## Has anyone studied the applications which map open sets to either open or closed sets?

Consider two topological spaces X,Y and a function f from X to Y.

Are the following concepts already in use? How are they called?

1) f sends open subsets of X to either open or closed subsets of Y. 2) f sends closed subsets of X to either open or closed subsets of Y. 3) Both 1) and 2) simultaneously.

1') The preimage of every open subset of Y is either open or closed in X. 2') The preimage of every closed subset of Y is either open or closed in X. 3') Both 1') and 2') simultaneously.

(Obviously, those can be seen as weak generalizations for the definitions of open, closed and continuous maps).

Are there some useful results about them? Who has studied them and where?

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Seems like a strange question... Also, why write "applications" in the question when you mean "functions"? – Scott Morrison Oct 28 2009 at 5:29
"Application" is another term for "function" or "mapping." I believe it is of French origin. – Dave Penneys Oct 28 2009 at 6:03
Oui, une "application" est grosso modo le meme chose qu'une "fonction" - roughly synonymous with "mapping" as far as I can tell. – Yemon Choi Oct 29 2009 at 8:28

1' and 2' (and thus 3') are equivalent.

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 Interesting! Is this a direct consequence of the arithmetic of preimages and complements or is there something more deep into it? – Jose Brox Nov 7 2009 at 10:12 The former. The preimage of a closed set C is the complement of the preimage of the complement of C. The complement of C is open, so if we assume 1' then the preimage of C is the complement of an open or closed set, and hence is closed or open. So 1' -> 2' and the converse is similar. – Jonas Meyer Nov 7 2009 at 18:38 Thank you, Jonas! – Jose Brox Nov 10 2009 at 7:52

Well, since you mentioned "a generalization of open maps", I have studied a generalization of them in specific context (not exactly the way you defined them). I called the maps near-open maps. It is defined in the following manner:

if X and Y are topological spaces and f : X --> Y is a function, we say that f is near open iff for any nonempty open subset U of X, f(U) has an interior point.

It is closely related to irreducible surjections when you consider surjections between Hausdorff spaces. I made some results using them that are algebraic (geometric) in nature when studying prime spectra between essential extensions of rings. Its in my dissertation you can take a peek of the latest version in my PhD Changelog.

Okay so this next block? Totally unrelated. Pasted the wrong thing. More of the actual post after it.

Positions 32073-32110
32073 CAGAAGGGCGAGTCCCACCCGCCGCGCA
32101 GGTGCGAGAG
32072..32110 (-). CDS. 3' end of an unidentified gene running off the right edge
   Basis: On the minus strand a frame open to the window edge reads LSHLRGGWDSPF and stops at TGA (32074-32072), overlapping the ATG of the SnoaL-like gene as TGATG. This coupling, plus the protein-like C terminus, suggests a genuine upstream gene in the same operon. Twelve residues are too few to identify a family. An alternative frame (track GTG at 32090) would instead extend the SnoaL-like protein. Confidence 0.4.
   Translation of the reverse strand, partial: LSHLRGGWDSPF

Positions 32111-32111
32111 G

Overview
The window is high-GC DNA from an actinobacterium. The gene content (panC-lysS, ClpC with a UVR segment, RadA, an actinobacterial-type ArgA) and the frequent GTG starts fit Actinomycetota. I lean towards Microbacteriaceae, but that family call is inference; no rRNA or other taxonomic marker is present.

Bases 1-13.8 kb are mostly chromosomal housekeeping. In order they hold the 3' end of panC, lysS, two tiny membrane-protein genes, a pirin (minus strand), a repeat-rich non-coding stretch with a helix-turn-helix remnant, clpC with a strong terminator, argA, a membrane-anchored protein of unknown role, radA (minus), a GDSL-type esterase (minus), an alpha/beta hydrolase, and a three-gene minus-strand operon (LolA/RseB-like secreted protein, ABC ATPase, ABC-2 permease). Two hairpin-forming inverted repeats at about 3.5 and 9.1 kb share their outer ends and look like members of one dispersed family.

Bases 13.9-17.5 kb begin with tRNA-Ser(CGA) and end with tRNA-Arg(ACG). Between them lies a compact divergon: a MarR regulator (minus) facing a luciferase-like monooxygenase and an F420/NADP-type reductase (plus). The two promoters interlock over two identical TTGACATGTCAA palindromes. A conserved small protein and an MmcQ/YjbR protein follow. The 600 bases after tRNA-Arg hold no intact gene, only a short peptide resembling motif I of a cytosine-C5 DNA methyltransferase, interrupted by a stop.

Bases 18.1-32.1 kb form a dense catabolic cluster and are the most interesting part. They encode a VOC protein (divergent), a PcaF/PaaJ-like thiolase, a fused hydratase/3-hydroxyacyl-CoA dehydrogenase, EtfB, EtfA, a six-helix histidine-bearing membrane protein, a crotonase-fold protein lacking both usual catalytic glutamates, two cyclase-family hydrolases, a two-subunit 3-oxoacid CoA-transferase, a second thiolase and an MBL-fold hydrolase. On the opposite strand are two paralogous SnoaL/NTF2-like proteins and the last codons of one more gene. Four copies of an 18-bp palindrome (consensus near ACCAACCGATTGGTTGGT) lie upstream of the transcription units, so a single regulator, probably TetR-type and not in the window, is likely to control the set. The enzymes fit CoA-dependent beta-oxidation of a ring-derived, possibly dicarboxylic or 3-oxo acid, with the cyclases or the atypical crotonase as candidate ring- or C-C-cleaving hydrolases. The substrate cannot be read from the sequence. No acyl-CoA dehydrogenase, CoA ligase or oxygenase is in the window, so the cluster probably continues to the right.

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Both 1' and 2' imply that f: X -> Y is a morphism of the underlying Borel spaces, c.f.

http://en.wikipedia.org/wiki/Borel_space

This sort of morphism is studied (I believe...) in measure theory, probability and descriptive set theory.

As pointed out above, the spaces and maps satisfying 3' form a category. A natural (if somewhat vague) question is: does the category associated to 3' have more structure than the Borel category? I suspect that the answer may be negative.

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Properties 1 and 2 seem difficult to work with, because the class of functions satisfying one of those properties isn't closed under composition. Similarly for properties 1' and 2'. However, the class of functions satisfying property 3 or 3' is closed under composition.

It's hard to say what would be useful about these functions -- the question is, are there any useful properties of a topological space that are preserved by these functions? It seems to me that any such properties will have to be similarly wishy-washy; that is, that they will also have to depend on something being open or closed, but not caring which.

Do you have a property in mind that makes these functions natural candidates?

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In a similar vein, the set of subsets which are either open or closed isn't closed under infinite union or infinite intersection, so it's not a very nice set to work with. And if you allow infinite unions and infinite intersections, then in a Hausdorff space you just get every subset. – Qiaochu Yuan Oct 28 2009 at 14:23
If you allow only countable unions and intersections you get a very nice set of subsets to work with, of course, namely the Borel sets, which is certainly not every subset (in "reasonable" topological spaces.) – Apollo Nov 5 2009 at 2:00